A/N: The class in this story is based off of Mrs. Shewmaker's 6th grade class of 09-10. The students are each almost exactly the same as real students of this class. The actions they perform, though, are almost always purely fictional. Yeppers! Review, please!
Don't. Tell. Anyone.
Over and over, that's what I said in my head. Step over the crack in the sidewalk, keep going. Slush coats my foot from a puddle I splashed into, turning it into a sneaker popsicle.
Don't. Tell. Anyone.
The steep, concrete stairs came next, covered in snow. A cold, stupid Wyoming January, perfect for my cold, stupid, messed up life. And that was when I started crying again.
It wasn't a bawling cry, the kind that makes your shoulders heave and nose turn splotchy. It was more of a silent, hidden cry. Silent and hidden. Again, perfect for me.
I kept to my law, the number one thing to do in situations like this one; you know, just a few yards from school, trudging through half-melted Wyoming snow, hiding one of the most horrible secrets you've ever been faced with.
The number one rule is…just keep walking. Put one foot in front of the other and keep your eyes on the ground. It was my default setting, lately. My way of pretending I didn't hear them gossiping and laughing about me, didn't notice their mean glares and questioning glances, their probing eyes, searching deep, deep down inside me, trying to find out if the latest rumor they'd heard about Zoe was true.
The large building loomed above me, and I quickly dried my eyes and took a deep breath. When I reached the school playground it was already full of kids. There were the little ones, crawling over the equipment like ants, the fifth and sixth grade guys messing around in the sloppy field with a football, and small groups of wanderers clustering together. I already almost could recognize each person and each group from my days of studying in my tree. My tree, my haven. A Chinese maple with long branches that are easy to climb and are hidden from view by huge bushes. No one can see me, but I can see everyone…
When I managed to wade through drifts (guess the snow plows didn't make it that morning) I almost start to cry again. I found that the bush concealing my secret has been chopped down, leaving the top lower than my shoulders. Cursing silently in my head, I resorted to making slow circles around the playground, mourning for my loss. Julia, Sara, Nikki, and Naomi passed me- you could almost taste the awkwardness. Nicole and Naomi gave me a tiny wave and smile, which I returned- followed by a nasty look from the other two girls. Shoving past me, the group whispered and giggled. I caught the words Zoe, weird, and freak. God.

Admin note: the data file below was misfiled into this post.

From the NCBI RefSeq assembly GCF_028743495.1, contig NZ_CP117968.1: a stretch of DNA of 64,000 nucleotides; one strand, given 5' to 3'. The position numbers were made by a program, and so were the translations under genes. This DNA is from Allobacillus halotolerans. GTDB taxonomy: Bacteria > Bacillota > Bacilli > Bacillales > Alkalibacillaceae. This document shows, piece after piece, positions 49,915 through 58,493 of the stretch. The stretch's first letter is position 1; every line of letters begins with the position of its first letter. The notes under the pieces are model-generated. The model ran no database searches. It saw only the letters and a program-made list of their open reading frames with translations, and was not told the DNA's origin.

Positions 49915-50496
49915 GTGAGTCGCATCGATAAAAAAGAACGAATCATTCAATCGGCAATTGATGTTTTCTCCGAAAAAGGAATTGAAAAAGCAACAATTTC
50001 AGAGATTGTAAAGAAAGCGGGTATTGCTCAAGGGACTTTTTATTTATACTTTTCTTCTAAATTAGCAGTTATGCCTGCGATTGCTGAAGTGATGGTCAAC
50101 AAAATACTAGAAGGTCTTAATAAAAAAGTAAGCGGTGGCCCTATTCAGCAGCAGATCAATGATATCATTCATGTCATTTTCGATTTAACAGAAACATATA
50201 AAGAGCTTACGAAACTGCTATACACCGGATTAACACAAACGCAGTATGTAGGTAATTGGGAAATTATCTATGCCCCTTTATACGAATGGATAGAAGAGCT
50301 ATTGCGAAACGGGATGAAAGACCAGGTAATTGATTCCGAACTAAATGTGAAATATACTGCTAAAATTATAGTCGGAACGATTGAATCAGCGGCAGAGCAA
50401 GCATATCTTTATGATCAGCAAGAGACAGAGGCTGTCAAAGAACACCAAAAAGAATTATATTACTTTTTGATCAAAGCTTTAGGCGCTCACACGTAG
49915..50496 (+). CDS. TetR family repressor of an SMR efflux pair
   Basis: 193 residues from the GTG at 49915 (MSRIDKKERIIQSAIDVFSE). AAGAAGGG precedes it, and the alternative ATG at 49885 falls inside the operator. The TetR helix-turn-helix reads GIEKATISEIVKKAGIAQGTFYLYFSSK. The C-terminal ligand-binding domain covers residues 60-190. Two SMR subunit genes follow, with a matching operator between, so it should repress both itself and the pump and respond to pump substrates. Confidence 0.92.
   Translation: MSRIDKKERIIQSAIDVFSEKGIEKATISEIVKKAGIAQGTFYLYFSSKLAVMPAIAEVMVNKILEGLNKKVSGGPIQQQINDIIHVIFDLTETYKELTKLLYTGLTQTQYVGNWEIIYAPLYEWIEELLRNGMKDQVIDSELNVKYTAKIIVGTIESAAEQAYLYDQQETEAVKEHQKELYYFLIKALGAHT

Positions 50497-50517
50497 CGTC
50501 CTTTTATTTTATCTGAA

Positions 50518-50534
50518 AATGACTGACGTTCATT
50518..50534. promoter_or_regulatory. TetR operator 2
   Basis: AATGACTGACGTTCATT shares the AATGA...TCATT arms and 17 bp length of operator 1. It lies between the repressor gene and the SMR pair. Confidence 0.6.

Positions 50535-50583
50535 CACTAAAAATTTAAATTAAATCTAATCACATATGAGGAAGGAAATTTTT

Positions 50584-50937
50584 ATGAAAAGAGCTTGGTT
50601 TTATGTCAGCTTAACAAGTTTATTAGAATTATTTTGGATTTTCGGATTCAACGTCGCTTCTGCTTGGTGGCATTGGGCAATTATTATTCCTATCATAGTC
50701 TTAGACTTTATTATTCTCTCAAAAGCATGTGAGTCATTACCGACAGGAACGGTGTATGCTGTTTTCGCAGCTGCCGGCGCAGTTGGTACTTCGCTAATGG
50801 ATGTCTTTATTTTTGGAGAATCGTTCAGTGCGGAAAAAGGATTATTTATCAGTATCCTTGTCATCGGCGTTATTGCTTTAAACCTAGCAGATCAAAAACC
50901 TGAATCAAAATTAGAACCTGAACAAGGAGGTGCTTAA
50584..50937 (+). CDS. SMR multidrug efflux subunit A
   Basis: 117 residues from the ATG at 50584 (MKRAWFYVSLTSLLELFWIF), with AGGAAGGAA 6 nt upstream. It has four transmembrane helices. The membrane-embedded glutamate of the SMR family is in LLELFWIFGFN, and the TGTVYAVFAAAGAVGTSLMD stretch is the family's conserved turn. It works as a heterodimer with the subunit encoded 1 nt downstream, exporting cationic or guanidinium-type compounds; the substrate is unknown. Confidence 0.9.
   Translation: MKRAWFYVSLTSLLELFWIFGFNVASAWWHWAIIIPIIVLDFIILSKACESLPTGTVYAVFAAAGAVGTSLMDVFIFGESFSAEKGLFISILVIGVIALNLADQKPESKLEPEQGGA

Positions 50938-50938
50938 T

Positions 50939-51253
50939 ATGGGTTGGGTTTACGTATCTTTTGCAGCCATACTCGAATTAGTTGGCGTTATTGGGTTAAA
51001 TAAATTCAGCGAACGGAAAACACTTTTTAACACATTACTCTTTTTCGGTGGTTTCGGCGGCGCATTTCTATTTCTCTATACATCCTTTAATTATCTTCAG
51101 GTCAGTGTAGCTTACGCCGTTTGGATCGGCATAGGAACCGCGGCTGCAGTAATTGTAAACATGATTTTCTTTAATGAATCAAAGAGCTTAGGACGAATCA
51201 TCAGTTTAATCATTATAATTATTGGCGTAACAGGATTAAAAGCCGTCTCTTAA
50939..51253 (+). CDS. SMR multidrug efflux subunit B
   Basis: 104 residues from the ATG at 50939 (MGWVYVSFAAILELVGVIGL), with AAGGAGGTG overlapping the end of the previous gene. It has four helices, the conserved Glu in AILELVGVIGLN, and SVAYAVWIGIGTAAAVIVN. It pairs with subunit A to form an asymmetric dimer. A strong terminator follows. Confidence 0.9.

Suddenly, it was all too much. My ex-friends, the fact that one of the only places I felt safe had been taken from me. And the secret. My vision blurred and my head seemed to be spinning. I doubled over. The bile rose in my throat. I retched, and heard the girls alternately gasping in disgust and laughing. I closed my eyes, wiping my mouth on my sleeve, and willed myself to disappear. Where were the teachers? Weren't the teachers supposed to be watching for stuff like this? A crowd was beginning to grow. Some of the guys from the field and basketball court had joined, as well a kids I didn't even know who had just happened to pass by. The noise was growing louder mixing together into one mix of snickering and yelling for friends to come, come, look at this! Pressing my hands to my ears I scrunched down and squeezed my eyes as tight as possible. That night came rushing back to me, a night when all my senses were on overdrive. I remember all the smells, the sounds, the taste. Everything.
Shhh, Zoe. Don't worry. Just hold still. Shhh, Zoe.
No, no, please, no. Please no. Just make it all stop and let me go to my tree. My tree where none of you can touch me, where I can be alone and sleep, just sleep. Please, no.
And then I feel a hand on my upper back, gentle and comforting. The hand helped me hold back my hair then grabbed my elbow and stood me up on shaking legs. I turn my head slightly to see Hayden, one of my classmates, positioning his body so he hides me from the crowd but keeps a respectable, polite distance. Feeling weak, I forget being a proper young lady and lean hard on his shoulder, trying not to fall over. We shuffle in this odd position to the nurse's office, making slow progress. Hayden even waits for me when I have to dash into the girls' bathroom and puke again, risking trouble with the teachers.
When we finally reach the nurses office, I collapse on the little bed. Conversation floats in and out of my head as I close my eyes and wish for sleep that won't come.
"Wrong…threw up…barely walk…talk…you are…Hayden…class…ate…not sure…thanks…ma'am…get well…Zoe…"
By the time I opened my eyes, Hayden was gone and the nurse was staring at me from her desk. We were good friends, me and Ms. Koger. She was a middle age, bouncy woman with a cute pixie cut who was only about an inch taller than me. All through my school career I'd had a series of nurse's office visits that lasted awhile and usually resulted in me going home and her using up a lot of equipment entertaining me.
"Zoe, are you okay?" she asked, rolling over to a cabinet and grabbing an ear thermometer.
"Yeah," I whispered, turning my head so she could insert the tip. After a few silent seconds it beeped and she checked the little screen, adjusting her glasses.
"Well, you don't have a temperature. It's probably just a severe bug. Do you think you need to go home?"
I nodded and clutched my stomach (even though it was already feeling fairly better), glad for a way to escape the hellhole of school. The nurse looked deep into my eyes for a few uncomfortable seconds, then instructed me to try to relax and left the room. I obeyed and, after a little bit, fell asleep.